- Age Range: 5 and up
- Grade Level: Kindergarten and up
- Series: Innovators in Education
- Paperback: 292 pages
- Publisher: Heinemann (November 6, 1995)
- Language: English
- ISBN-10: 0867093684
- ISBN-13: 978-0867093681
- Product Dimensions: 5.5 x 0.6 x 8.3 inches
- Shipping Weight: 12 ounces
- Average Customer Review: 3.5 out of 5 stars See all reviews (6 customer reviews)
- Amazon Best Sellers Rank: #1,621,594 in Books (See Top 100 in Books)
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What Do I Do Monday? (Innovators in Education)
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“Holt . . . makes literally a thousand suggestions for opening windows to blow air from the outside world into the classroom, making it new and making it human.”–The Washington Post
About the Author
John Holt (1923-1985) writer, teacher, lecturer, and amateur musician, wrote ten books, including What Do I Do Monday?, How Children Learn, and How Children Fail. His work has been translated into fourteen languages and has become standards in the field of education. For years a leading figure in school reform, John Holt became increasingly interested in how children learn outside of school. The magazine he founded, Growing Without Schooling, continues to reflect his philosophy.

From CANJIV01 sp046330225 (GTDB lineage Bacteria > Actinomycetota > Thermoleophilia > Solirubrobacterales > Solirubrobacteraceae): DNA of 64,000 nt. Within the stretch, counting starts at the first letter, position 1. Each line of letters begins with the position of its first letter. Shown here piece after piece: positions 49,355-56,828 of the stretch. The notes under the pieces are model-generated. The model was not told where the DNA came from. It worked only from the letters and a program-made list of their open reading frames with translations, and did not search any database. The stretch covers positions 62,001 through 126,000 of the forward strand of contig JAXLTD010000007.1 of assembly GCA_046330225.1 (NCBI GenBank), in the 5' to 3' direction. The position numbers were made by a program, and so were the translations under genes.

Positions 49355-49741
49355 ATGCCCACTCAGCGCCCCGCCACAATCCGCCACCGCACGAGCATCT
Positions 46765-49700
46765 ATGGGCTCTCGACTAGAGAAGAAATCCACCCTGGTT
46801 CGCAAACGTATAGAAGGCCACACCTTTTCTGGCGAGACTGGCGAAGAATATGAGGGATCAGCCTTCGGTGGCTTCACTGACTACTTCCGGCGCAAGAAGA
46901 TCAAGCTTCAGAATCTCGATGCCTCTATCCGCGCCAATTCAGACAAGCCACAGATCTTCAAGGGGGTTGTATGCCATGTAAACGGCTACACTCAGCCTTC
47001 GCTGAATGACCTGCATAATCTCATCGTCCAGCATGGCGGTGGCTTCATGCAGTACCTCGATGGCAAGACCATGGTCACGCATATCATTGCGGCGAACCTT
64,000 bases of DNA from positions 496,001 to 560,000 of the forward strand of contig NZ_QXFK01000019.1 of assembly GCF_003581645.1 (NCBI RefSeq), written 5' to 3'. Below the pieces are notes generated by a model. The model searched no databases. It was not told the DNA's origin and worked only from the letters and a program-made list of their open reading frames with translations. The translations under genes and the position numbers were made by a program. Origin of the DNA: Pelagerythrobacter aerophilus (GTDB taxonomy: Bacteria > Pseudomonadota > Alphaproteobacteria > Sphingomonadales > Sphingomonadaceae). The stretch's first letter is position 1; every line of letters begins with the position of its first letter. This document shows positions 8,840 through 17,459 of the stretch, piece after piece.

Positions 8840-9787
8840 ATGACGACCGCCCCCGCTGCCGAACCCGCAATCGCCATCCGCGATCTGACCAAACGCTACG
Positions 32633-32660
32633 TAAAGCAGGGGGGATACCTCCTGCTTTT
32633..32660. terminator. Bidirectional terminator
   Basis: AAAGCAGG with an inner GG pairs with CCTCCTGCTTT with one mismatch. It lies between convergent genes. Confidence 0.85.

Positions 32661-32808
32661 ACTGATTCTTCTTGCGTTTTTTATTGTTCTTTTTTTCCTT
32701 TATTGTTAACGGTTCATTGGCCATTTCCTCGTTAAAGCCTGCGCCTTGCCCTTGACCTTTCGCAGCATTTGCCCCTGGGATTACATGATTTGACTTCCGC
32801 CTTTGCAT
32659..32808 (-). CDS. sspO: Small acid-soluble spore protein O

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Top customer reviews
He doesn't just argue against these methods, though. He also provides some alternatives. This book is packed full of great ideas for helping (not making!) children to follow their natural learning inclinations. I particularly love the way he explained certain Maths concepts. Not being mathematically minded myself, this is perhaps the first time in my life that I have fully understood some of these concepts!
This book is a must-read for anyone embarking on the homeschool journey, but I also recommend it to parents, grandparents, teachers and anyone else who cares for the children in their life.
He then continues on with different teaching techniques, which is also surprising since the unschooling movement generally refer to him as the source of their inspiration, but say you should not "teach" children, letting them learn as they become motivated to do so. So if you're looking for unschooling information you won't find it here. It also has odd references like to a school in which teachers express anger to the students to make things "real" and children seem to be allowed to hit each other sometimes.